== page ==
- Providing a payload meant I was installing files, which is what I didn’t want to do.
The matter had rested there for a while and I didn’t see a good way to fix it.
Fortunately, I was wrong about point 4. Greg Neagle recently documented that you can make a package with pkgbuild that, while not technically payload-free, will act just like one. The key is to create an empty directory and set pkgbuild‘s –root option to look there for files. pkgbuild‘s –root option is used to tell pkgbuild which files to package, but since there will be no files in an empty directory, the package will install no files on the destination Mac.
That’s where I had gone wrong on point 4 – I thought I had to give pkgbuild something to install in order to build a package with a receipt, but it turns out that pkgbuild will successfully build a package while using an empty payload directory. This information allowed me to reconcile points 1 and 2, which resolved the problem.
With this new information, I was able to update Payload-Free Package Creator.app and I’m happy to announce it has two new features:
- Version numbering
- Packages generated by Payload-Free Package Creator.app will leave receipts behind after installation.
For more details, see below the jump.
With the release of Yosemite, Apple has apparently made an undocumented change to the way it allows packages to be added to the OS installer. If you add any additional packages for installation as part of the OS install/upgrade, they must all be distribution-style flat packages. You can convert a component flat package to be a distribution-style flat packages by running the command below:
productbuild –package /path/to/component.pkg /path/to/distribution.pkg
This change is a problem for First Boot Package Install.pkg and First Boot Package Install With Automated Apple Software Update.pkg, as they are both built as a bundle-style package and not as flat packages. While both First Boot Package Install.pkg and First Boot Package Install With Automated Apple Software Update.pkg run fine on Yosemite, they cannot be added to customized NetInstall images created with System Image Utility or to createOSXinstallPkg-built Yosemite OS installer packages.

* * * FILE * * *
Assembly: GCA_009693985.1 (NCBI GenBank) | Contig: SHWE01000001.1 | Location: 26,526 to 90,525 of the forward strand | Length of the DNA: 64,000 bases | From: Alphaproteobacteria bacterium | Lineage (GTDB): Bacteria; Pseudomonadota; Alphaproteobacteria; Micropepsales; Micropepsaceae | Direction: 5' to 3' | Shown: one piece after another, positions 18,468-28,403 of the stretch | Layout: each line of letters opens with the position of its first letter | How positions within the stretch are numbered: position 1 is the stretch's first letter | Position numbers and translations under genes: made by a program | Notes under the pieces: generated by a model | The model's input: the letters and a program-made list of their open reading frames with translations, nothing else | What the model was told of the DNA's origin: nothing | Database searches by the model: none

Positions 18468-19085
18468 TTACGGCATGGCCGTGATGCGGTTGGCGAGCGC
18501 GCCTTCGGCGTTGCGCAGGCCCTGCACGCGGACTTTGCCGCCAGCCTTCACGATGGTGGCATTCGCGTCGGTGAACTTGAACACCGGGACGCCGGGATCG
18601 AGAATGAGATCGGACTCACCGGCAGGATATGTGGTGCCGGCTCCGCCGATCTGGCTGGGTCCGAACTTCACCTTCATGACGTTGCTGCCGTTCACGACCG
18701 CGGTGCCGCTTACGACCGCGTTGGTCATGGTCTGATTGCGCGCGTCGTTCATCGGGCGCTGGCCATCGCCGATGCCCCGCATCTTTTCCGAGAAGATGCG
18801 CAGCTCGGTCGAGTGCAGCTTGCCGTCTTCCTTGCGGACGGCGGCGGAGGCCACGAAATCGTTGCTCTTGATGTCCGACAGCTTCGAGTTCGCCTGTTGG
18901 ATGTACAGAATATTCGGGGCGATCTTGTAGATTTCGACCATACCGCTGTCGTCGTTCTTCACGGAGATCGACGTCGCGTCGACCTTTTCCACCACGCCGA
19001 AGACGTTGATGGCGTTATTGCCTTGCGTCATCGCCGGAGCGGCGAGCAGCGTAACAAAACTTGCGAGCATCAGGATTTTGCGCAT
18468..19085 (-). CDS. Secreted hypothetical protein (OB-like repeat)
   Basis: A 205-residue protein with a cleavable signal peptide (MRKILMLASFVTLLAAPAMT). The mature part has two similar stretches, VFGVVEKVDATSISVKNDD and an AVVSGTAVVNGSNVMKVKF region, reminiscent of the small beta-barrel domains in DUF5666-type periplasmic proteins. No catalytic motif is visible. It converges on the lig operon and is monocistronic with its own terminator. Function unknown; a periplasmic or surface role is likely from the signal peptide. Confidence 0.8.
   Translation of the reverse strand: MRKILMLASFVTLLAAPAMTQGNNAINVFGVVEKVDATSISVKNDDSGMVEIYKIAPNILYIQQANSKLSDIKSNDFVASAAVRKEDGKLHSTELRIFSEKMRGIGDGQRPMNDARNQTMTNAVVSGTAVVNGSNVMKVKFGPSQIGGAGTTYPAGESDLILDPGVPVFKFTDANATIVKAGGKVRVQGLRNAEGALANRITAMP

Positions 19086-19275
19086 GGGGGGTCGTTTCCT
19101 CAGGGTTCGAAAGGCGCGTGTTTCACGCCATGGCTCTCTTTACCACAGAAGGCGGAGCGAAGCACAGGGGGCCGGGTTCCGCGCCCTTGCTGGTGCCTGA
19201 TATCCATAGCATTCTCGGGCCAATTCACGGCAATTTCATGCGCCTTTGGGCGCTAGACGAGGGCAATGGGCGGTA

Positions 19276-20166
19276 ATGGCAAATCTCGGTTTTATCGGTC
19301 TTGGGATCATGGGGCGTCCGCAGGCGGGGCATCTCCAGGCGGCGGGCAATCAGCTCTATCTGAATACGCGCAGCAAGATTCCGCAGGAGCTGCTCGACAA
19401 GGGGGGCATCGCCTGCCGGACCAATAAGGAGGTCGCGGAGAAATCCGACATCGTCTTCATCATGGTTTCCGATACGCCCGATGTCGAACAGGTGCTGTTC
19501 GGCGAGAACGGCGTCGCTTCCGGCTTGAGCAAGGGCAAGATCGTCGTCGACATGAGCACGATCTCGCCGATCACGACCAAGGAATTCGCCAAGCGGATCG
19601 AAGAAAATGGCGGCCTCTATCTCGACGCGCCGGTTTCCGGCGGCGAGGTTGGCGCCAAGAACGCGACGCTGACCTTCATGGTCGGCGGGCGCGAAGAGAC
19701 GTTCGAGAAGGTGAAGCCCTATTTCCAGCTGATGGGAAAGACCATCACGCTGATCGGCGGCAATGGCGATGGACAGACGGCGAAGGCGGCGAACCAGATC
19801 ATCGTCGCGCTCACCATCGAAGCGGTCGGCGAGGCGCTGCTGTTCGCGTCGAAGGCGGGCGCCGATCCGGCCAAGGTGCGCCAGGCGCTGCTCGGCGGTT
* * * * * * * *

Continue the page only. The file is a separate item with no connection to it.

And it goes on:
To address this issue, I’ve developed First Boot Package Install Generator.app, an Automator application that will allow the selection of a folder containing installer packages and then generate a distribution-style flat package that enables the selected packages to be installed at startup. It’s designed for use with createOSXinstallPkg with the goal of allowing installer packages that can’t run in the OS X Install environment to be used as part of a createOSXinstallPkg deployment workflow. See below the jump for the details.
One task that has always seemed to me to take more time than it should is the process of packaging applications like Firefox, Google Chrome or other applications which are self-contained and can be copied as-is into /Applications. While tools like AutoPkg have helped a good deal by automating the download and packaging of various self-contained applications, this approach still requires some setup work and requires a recipe to be written to handle the application.
To help make this task easier, I’ve developed Simple Package Creator.app, an Automator application that will allow the selection of a self-contained application and creates an installer package that enables the installation of the application with pre-set permissions into /Applications. For more details, see below the jump.
I do a lot of work with payload-free packages and I’ve looked for a while for a tool that would let me easily create them from existing scripts. While I have a process for creating them as needed with pkgbuild, this approach still requires some setup work.
After thinking about it and taking a look at various approaches, I’ve developed Payload-Free Package Creator.app, an Automator application that will allow the selection of an existing script and create a payload-free package that runs the selected script. For more details, see below the jump.